[14] Impaired flow-dependent control of vascular tone and remodeling in
P2X4-deficient mice
DOI: 10.1038/nm1338

[15] IL-13 signaling through the IL-13alpha2 receptor is involved in
induction of TGF-beta1 production and fibrosis
DOI: 10.1038/nm1332

[16] A crucial role of mitochondrial Hsp40 in preventing dilated
DOI: 10.1038/nm1327

Nature BIOTECHNOLOGY (http://www.nature.com/naturebiotechnolgy)

[17] Conservation of gene expression signatures between zebrafish and human
liver tumors and tumor progression
DOI: 10.1038/nbt1169

[18] Production of a recombinant bacterial lipoprotein in higher plant
DOI: 10.1038/nbt1170

Nature IMMUNOLOGY (<http://www.nature.com/natureimmunology>)

[19] Mechanistic basis of pre-T cell receptor-mediated autonomous signaling
critical for thymocyte development
DOI: 10.1038/ni1290

[20] Src-like adaptor protein regulates TCR expression on thymocytes by
adapting the ubiquitin ligase c-Cbl to the TCR complex
DOI: 10.1038/ni1291

NATURE CELL BIOLOGY (<http://www.nature.com/naturecellbiology>)

[21] The Ipl1-Aurora protein kinase activates the spindle checkpoint by
creating unattached kinetochores
DOI: 10.1038/ncb1341

[22] ATM- and cell cycle-dependent ATR regulation in response to DNA
double-strand breaks
DOI: 10.1038/ncb1337


[23] The essential mosquito-stage P25 and P28 proteins from Plasmodium form
tile-like triangular prisms
DOI: 10.1038/nsmb1024

[24] RNA emerging from the active site of RNA polymerase II interacts with
the Rpb7 subunit
DOI: 10.1038/nsmb1026

[25] Dichotomous but stringent substrate selection by the dual-function Cdk7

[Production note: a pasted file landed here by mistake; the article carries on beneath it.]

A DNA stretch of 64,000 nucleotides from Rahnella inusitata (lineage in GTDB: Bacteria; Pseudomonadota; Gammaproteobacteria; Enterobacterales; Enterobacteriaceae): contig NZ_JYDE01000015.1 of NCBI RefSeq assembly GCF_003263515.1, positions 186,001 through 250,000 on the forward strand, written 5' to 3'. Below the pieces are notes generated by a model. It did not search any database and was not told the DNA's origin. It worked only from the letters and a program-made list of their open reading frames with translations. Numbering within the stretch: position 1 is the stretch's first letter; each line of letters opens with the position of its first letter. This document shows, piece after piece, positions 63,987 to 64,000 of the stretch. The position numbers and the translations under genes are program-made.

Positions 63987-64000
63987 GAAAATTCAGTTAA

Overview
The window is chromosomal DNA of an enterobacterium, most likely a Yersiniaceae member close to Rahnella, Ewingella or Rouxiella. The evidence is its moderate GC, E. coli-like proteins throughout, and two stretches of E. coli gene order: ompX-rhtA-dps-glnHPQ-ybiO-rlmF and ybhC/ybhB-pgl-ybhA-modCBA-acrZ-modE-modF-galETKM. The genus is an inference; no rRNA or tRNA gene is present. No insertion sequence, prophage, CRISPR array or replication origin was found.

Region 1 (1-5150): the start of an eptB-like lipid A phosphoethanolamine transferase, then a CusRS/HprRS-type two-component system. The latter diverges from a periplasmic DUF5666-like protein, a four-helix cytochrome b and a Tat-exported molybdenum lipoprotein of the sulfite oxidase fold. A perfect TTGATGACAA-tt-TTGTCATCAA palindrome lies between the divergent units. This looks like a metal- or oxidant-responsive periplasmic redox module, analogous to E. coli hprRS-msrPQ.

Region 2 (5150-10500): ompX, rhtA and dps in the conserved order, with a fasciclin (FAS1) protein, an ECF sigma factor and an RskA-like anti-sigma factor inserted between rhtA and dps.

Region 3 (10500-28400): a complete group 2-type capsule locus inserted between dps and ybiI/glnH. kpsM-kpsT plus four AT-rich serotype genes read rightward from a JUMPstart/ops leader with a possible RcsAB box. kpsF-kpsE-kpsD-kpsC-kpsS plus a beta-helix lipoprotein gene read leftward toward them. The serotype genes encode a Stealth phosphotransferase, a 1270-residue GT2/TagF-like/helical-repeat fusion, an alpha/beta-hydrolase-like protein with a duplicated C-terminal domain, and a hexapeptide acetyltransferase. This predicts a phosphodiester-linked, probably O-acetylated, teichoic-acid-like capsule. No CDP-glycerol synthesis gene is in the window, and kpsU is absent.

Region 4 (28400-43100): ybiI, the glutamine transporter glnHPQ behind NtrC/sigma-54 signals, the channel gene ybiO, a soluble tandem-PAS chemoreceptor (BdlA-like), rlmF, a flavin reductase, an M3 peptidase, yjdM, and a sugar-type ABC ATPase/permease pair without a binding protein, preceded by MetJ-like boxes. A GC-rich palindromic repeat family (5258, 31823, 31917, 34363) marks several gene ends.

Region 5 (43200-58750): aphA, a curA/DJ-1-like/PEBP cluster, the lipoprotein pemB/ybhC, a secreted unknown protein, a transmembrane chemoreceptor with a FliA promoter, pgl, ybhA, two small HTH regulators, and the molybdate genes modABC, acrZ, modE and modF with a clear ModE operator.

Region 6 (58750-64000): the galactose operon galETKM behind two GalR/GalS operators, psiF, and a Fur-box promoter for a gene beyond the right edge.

complex revealed by chemical genetics
DOI: 10.1038/nsmb1028

[26] Lactococcal bacteriophage p2 receptor-binding protein structure
suggests a common ancestor gene with bacterial and mammalian viruses
DOI: 10.1038/nsmb1029


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the PDF of the paper for full details.

Parkville: 23

Zwijnaarde: 26

Montreal: 9
Quebec City: 26
Toronto: 19

Copenhagen: 22

Jyvaskyla: 12

Clermont-Ferrand: 18
Marseille: 26

Freiburg: 12, 18
Mainz: 3
Martinsried near Munich: 10
Regensburg: 15
Wuerzburg: 18
Heidelberg: 18

New Delhi: 23

Akita: 14
Nihon: 14
Shizuoka: 19
Tokyo: 14
Tsu: 16
Tsukuba: 13
Yokohama: 19

Utrecht: 26
Vlaardigen: 26

Singapore City: 17

Zurich: 25

Cambridge: 4, 22
London: 1

Berkeley: 21
La Jolla: 16
Los Angeles: 7
Mountain Viwe: 5
San Francisco: 2, 20, 21, 25
Denevr: 20
Ridgefield: 16
Tallahassee: 8
Chicago: 4
Evanston: 20
Baltimore: 1
Bethesda: 8, 15
Rockville: 23
Boston: 6
Cambridge: 6
New York
New York: 20, 25
Cleveland: 24
Corvallis: 17
Philadelphia: 19
University Park: 2
Nashville: 13
Houston: 1, 11
Seattle: 21


For media inquiries relating to embargo policy for all the Nature Research

Katharine Mansell (Nature London)
Tel: +44 20 7843 4658; E-mail: [email protected]

For media inquiries relating to editorial content/policy for the Nature
Research Journals, please contact the journals individually:

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Nature Cell Biology (London)
Bernd Pulverer
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Nature Chemical Biology (Boston)
Beatrice Chrystall
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Nature Genetics (New York)
Orli Bahcall
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Published: 04 Dec 2005